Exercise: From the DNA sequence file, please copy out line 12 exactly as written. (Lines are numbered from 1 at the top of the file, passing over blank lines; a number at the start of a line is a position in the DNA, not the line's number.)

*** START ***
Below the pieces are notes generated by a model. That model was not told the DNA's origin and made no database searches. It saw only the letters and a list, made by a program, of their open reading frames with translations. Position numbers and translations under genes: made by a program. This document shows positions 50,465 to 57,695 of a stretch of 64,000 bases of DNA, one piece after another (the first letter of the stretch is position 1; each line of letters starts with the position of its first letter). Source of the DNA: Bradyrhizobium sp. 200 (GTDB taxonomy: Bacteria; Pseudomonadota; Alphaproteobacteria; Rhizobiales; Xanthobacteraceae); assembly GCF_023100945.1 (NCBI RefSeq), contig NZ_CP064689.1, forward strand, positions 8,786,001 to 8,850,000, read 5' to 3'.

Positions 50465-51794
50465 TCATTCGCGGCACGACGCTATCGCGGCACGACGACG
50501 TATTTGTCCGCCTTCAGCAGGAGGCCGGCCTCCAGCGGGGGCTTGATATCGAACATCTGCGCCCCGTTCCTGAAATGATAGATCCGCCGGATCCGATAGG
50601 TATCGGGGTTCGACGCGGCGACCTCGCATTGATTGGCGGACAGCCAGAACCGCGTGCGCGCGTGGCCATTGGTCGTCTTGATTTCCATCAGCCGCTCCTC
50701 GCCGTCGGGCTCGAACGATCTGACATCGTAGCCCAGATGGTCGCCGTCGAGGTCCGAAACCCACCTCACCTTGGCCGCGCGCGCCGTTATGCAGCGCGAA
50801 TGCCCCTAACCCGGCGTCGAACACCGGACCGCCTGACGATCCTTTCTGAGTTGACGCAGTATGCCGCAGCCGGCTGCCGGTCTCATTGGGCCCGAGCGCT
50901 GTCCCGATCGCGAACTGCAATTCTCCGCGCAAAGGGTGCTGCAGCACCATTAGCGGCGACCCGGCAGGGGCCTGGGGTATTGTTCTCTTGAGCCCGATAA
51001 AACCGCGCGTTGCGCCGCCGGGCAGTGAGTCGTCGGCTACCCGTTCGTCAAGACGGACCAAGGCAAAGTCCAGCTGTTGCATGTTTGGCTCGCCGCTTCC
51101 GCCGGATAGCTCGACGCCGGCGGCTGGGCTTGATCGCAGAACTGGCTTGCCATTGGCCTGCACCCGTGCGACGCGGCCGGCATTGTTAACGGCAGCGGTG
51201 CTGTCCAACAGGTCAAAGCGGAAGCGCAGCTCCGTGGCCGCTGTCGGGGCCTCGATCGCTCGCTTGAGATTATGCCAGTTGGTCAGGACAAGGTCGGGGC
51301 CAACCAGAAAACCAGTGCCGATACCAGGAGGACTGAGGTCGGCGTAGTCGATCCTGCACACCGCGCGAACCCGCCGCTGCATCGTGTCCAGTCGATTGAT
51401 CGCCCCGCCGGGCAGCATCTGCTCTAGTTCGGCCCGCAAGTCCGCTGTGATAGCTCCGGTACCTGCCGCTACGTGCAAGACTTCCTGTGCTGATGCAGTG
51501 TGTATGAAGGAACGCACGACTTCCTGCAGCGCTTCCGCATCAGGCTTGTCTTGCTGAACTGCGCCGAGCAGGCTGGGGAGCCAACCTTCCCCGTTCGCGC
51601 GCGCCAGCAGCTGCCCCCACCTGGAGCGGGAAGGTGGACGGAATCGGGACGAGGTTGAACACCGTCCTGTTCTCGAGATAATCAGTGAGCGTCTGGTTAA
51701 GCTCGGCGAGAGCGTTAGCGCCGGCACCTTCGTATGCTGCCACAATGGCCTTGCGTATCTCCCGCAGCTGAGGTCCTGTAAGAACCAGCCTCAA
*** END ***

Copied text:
51301 CAACCAGAAAACCAGTGCCGATACCAGGAGGACTGAGGTCGGCGTAGTCGATCCTGCACACCGCGCGAACCCGCCGCTGCATCGTGTCCAGTCGATTGAT